Nausea After Wisdom Teeth Removal

Wisdom teeth removal can be a stressful and uncomfortable experience for some people. With the procedure comes many unpleasant side effects including swelling, sharp pain, and nausea. In extreme cases, the nausea and vomiting can be worse than the actual surgery itself.

This article will explore the causes of nausea and vomiting following wisdom teeth removal, as well as potential treatments and preventive measures. It is important to understand why certain symptoms may occur so that you can be prepared if they do happen.

Reasons for Nausea After Wisdom Teeth Removal

Nausea can be a result of several factors, from the anaesthesia to the trauma incurred during surgery. Here are some reasons why you may be feeling nauseous following your wisdom teeth extraction.

Firstly, post-operation nausea could be due to the anaesthetic drug used during the procedure. These drugs have been known to cause side effects such as vomiting and nausea, and may last for up to 48 hours after your operation. That said, the nausea should go away in 4 to 6 hours after surgery. Additionally, some patients experience dry heaving, or retching without actually throwing up. This can contribute to the feeling of uneasiness and discomfort in the stomach area, causing nausea.

Secondly, dehydration may lead to nausea or vomiting. Patients who have difficulty swallowing after their wisdom teeth removal often experience dehydration. When this happens, one can feel nausea because the body does not have enough fluid to send to other parts of the body.

Thirdly, nausea may simply be caused by stress and anxiety. The anticipation of the removal of one’s wisdom tooth removal as well as the recovery process can be an overwhelming experience. For some, it can lead to can cause stress and anxiety, which can contribute to feelings of nausea.

Last but not least, it may be due to dry socket (alveolar osteitis). The complication occurs when the blood clot that is formed to fill up the ‘hole’ of the removed teeth is dislodged or removed. As a result, the bone and nerve are exposed, causing a range of symptoms including persistent pain, bad breath, foul taste and nausea. That said, dry socket occurs in only 2-5% of patients who have their tooth pulled out.

Can Throwing Up Cause Dry Socket?

Dry Socket | Source: John Street Dental

Yes, throwing up after wisdom teeth removal can cause dry socket. This is due to the fact that the blood clot may not be fully lodged in the socket. As a result, the regurgitation of food or liquid from the stomach can ‘wash’ the blood clot away. Additionally, the stomach acid present in vomit can irritate the extraction site and further disrupt the healing process.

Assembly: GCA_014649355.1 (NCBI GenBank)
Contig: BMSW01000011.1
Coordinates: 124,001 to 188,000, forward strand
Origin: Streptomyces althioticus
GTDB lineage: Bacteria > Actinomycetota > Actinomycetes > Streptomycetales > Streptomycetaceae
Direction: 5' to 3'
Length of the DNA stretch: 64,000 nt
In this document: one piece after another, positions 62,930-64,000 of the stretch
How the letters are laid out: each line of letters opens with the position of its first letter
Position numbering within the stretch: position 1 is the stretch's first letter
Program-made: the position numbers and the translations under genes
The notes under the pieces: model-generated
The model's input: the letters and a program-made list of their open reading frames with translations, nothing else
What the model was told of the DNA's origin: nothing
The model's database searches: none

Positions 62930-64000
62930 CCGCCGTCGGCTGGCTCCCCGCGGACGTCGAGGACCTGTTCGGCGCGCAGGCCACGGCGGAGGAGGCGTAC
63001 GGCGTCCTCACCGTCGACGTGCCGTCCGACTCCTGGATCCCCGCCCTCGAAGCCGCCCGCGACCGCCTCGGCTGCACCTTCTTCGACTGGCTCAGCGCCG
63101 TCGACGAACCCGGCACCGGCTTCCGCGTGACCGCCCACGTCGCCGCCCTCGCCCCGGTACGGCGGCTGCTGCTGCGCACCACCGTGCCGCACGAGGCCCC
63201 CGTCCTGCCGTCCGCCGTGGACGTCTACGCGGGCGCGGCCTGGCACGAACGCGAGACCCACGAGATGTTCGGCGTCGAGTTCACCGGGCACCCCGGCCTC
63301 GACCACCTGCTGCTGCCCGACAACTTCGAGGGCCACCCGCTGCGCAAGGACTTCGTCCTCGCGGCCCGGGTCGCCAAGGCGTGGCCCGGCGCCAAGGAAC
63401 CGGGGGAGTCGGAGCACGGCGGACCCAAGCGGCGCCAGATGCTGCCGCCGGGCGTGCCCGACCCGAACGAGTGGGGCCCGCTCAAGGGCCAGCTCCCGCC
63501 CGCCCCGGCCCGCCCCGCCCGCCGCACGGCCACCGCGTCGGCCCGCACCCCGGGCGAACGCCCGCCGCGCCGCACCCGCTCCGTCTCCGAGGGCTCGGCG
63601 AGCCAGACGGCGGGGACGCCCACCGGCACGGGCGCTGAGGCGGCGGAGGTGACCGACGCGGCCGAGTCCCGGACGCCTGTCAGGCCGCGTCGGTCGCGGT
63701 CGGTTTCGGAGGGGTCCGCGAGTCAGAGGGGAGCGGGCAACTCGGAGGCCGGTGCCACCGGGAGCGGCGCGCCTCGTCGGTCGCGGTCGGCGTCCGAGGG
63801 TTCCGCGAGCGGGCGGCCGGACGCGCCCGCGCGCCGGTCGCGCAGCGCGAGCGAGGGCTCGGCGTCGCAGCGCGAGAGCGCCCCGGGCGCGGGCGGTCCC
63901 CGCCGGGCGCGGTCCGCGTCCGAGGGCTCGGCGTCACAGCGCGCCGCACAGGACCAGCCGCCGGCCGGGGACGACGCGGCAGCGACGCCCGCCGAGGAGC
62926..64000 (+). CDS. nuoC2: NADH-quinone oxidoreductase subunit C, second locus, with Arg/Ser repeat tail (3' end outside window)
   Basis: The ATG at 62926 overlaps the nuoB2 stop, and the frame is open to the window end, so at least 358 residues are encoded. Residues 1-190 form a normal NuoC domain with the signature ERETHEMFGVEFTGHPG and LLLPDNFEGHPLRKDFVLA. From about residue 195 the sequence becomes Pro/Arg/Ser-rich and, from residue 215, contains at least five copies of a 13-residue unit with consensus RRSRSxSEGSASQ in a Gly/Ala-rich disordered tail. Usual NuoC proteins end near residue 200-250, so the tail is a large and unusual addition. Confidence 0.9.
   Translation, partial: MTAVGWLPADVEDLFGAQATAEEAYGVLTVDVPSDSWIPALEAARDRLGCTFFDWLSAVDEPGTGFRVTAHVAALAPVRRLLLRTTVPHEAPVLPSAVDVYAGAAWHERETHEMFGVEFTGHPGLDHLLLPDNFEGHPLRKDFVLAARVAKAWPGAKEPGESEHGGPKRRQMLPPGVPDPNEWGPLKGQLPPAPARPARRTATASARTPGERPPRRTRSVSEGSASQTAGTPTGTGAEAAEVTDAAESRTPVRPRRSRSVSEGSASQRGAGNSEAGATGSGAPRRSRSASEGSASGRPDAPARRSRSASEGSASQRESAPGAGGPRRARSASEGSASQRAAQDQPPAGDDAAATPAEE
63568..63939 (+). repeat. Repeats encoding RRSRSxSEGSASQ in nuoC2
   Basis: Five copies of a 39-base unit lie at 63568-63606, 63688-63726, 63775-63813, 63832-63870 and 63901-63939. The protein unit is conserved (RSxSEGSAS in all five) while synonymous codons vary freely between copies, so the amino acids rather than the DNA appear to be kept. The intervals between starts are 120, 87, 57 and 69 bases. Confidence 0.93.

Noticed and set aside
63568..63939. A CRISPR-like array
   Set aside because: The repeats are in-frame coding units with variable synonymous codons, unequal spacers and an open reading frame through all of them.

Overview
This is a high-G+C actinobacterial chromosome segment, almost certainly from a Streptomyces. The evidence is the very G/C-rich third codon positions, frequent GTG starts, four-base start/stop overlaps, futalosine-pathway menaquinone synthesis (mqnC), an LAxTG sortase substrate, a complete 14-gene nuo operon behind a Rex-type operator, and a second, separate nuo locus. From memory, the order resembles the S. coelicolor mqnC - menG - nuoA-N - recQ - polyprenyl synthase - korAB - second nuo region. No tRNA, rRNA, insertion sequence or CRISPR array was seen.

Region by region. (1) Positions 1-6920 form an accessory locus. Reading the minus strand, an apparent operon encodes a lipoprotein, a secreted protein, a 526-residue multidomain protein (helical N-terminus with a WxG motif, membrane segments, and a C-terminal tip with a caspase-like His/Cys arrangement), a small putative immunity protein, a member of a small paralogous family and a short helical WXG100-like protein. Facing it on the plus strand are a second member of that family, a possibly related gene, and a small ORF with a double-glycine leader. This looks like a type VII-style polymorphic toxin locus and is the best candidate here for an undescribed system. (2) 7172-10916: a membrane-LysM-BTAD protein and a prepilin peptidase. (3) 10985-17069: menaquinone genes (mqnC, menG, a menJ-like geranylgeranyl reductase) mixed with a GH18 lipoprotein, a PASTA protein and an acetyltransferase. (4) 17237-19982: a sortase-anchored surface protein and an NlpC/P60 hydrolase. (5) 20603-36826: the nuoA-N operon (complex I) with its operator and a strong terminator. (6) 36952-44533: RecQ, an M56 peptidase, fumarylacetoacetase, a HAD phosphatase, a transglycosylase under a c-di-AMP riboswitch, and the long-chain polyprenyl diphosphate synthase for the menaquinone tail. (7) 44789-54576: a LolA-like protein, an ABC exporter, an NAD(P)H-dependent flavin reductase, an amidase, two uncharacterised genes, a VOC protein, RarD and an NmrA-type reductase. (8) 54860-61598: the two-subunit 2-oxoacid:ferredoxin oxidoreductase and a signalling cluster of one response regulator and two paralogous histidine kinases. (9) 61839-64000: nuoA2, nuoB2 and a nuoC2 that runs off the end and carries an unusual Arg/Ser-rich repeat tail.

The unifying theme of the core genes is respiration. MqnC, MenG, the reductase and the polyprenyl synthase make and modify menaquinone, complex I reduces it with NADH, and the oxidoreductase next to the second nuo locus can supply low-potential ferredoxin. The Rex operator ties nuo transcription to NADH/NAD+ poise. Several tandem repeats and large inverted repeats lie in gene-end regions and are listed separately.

It is important for you to consult your dentist if dry socket occurs as it may lead to further complications such as a slower healing of your wound and in some cases, bone infection.

Stopping Nausea After Wisdom Teeth Removal

While this is a common occurrence after wisdom teeth removal, there are many ways one can reduce or prevent it from happening:

  • Drink plenty of fluids post-operation to prevent dehydration.
  • Stop consuming your narcotic pain medication. Nausea that persists days after your wisdom tooth removal may be due to the pain medication. Instead, take ibuprofen (Advil) or acetaminophen (Tylenol) to relieve the pain. Wait for your nausea subsides before you continue taking your prescribed medicine.
  • Consume anti-nausea medicine such as dimenhydrinate (brand name: Dramamine) and meclizine hydrochloride (brand name: Dramamine Less Drowsy). These medications work in different way to treat nausea.
  • Avoid food that are spicy, greasy, or high in fat, as these can be harder to digest and may worsen nausea.
  • Consume small and frequent meals instead of three meals a day. This helps to lighten the ‘workload’ of your stomach after every meal.
  • Avoid strenuous activity and give your body time to rest from the surgery.

It’s important to follow your dentist’s instructions for post-surgery care to reduce the risk of complications and promote healing. In all situation, the nausea should subside within a day after the surgery. Please consult your local dentist if the nausea becomes severe or persists 24 hours after the operation as it may be indication of something more serious such as an infection.